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It was fear over fear as Ontario voters rejected the possibility of a hard-right Tim Hudak Conservative government and chose instead to re-elect Kathleen Wynne's Liberal Party, which produces more scandals than a FIFA referee and is currently under investigation by the Ontario Provincial Police.
Wynne won a majority Liberal government with 59 seats, while Hudak's Progressive Conservatives (PC) were reduced to 27 seats and the New Democratic Party (NDP) stayed even at a total of 21.
In her victory speech, a beaming Wynne said, "You have put your trust in us to move this province forward, and do that with integrity and we will not take you for granted."
Wynne's speech was briefly interrupted with by a young voice calling out "Hi grandma." A smiling Wynne asked if was her grandson Noah and then said, "we're doing this for Noah" prompting the jubilant Liberal crowd to chant his name.
"I am so proud to be standing in front of you as the first woman to have ever been elected as Premier of Ontario," said Wynne who also thanked her partner Jane Rounthwaite and briefly brought her onstage before she slipped back into the crowd.
Tim Hudak used his speech to announce his resignation as the leader of the PC party saying he was proud of what his team accomplished and was optimistic about the future and would only lead until a new PC leader is elected.
Hudak was widely panned for a basic arithmetic error in the Tories "Million Jobs Plan" platform and for pledging to eliminate 100,000 public sector jobs.
This lead to a "Stop Hudak" campaign being organized by labour unions in Ontario and picked up by the Liberals as their central message.
Posting on Twitter, the outspoken president of the Ontario Federation of Labour Sid Ryan, wrote, "The Stop Hudak campaign forces Hudak to resign. He took on labour and lost. We are coming after Harper next. Enough of this Tea Party b.s."
Speaking on TVO's The Agenda former PC cabinet minister and Speaker of the Assembly Chris Stockwell commented, "We don't just shoot ourselves in the foot, we shoot ourselves in the head."
Andrea Horwath started her concession speech awkwardly by saying "today thousands of you voted for change that makes sense."
The see-sawing of NDP seats saw the dippers trade three seats in Toronto for seats in Sudbury, Oshawa and Windsor-West.
The Beaches-East York riding, thought to be a safe riding held by NDP veteran Michael Prue since 2001, was picked up by the Liberals for the first time as Arthur Potts won by 431 votes in a photo-finish.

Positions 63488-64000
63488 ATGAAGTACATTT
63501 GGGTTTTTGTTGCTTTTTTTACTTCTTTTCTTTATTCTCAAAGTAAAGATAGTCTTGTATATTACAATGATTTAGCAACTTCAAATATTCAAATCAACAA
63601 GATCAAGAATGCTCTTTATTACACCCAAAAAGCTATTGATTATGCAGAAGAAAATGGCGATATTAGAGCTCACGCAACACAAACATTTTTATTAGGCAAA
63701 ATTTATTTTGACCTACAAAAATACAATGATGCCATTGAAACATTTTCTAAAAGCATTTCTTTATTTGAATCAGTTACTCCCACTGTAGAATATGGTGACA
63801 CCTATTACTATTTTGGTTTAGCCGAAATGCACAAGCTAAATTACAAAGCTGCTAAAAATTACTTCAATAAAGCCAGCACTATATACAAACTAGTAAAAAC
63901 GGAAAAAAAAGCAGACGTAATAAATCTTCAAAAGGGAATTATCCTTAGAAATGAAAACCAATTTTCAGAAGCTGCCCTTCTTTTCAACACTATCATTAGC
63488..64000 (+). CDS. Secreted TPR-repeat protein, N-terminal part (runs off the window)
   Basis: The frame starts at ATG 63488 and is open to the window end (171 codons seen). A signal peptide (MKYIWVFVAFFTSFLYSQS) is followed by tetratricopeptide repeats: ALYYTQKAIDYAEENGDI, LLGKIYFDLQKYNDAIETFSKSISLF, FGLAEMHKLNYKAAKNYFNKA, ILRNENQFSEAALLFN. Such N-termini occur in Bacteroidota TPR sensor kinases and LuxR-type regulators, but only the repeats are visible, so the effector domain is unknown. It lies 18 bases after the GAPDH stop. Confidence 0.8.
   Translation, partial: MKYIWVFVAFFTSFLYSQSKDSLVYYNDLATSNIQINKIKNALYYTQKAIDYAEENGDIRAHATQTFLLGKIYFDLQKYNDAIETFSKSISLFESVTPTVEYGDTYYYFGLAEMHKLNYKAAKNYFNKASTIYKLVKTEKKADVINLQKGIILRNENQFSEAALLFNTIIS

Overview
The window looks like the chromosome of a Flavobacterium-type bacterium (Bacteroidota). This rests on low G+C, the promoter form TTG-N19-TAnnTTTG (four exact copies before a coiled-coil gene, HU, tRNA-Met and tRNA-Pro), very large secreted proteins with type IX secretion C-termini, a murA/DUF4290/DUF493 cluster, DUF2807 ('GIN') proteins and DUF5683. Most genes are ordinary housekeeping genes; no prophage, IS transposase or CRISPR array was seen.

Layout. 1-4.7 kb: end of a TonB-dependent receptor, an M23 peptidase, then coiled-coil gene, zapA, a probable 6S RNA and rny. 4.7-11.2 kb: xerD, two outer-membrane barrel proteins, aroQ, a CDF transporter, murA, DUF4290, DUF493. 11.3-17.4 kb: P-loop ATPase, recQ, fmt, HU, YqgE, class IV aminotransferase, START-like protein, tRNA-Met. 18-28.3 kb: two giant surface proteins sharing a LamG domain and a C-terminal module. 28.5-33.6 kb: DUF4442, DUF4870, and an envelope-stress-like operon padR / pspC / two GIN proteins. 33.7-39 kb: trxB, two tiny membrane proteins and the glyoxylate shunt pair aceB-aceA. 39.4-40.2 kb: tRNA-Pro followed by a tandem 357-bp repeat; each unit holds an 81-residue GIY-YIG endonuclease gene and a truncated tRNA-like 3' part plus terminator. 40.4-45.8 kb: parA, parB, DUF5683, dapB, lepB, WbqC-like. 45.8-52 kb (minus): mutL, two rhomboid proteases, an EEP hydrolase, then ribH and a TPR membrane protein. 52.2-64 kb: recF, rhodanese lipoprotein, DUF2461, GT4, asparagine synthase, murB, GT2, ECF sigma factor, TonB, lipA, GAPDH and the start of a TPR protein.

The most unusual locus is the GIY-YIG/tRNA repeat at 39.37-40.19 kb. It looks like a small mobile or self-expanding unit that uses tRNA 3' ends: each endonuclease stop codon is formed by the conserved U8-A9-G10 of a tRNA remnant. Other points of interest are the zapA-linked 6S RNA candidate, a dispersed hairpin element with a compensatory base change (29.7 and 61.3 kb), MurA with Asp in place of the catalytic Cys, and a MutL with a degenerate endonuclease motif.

"Perhaps people weren't hoping for this particular result tonight but New Democrats are fighters," said Horwath. "We're going to keep fighting for the things that matter most for the people of Ontario."
Horwath did not announce any intention to step down as NDP leader.
Simon Black, 35, a former NDP candidate at the federal level and vice president of the NDP's Mississauga-Streetsville Riding Association, has been an NDP member since he was 15.
"The NDP's shift to the right bore absolutely no fruit. It's not only undemocratic that the platform didn't resemble party policy but it's ineffective; the popular vote only went up 1.3 per cent," said Black. "It's a political failure and it disregards the desires of the grassroots members of the party."
On what's next for the NDP Black said, "there will be a lot of soul searching on the direction of the party and that includes the leadership."
Green Party leader Mike Schreiner placed a close third in Guelph with 19 per cent of the vote, but was nowhere near becoming the Green's first MPP as Liberal Liz Sandals was re-elected with 41 per cent of the vote. Overall the Greens took 4.8 per cent of the vote, up from 2.9 per cent in 2011.
The fringe parties saw the new None Of The Above Party of Ontario, running in eight ridings take 4,246 votes. The Communist Party of Ontario, running in 11 ridings, the most they've contested since 1981, got 2,290 votes. Meanwhile the Socialist Party of Ontario collected 361 votes in two ridings.
Overal voter turnout is said to top 51 per cent, up three per cent from 2011, bucking the trend from the advance polls which saw a drop of six per cent compared to the last general election. The riding with the lowest voter turnout was Mississauga-Brampton South with 42.4 per cent and the riding with the highest turnout was Ottawa-Orléans at 60.5 per cent.
The number of declined ballots has not been released.
Mick Sweetman is the Managing Editor of The Dialog and a former rabble news intern. You can follow him on twitter at @MickSweetman.
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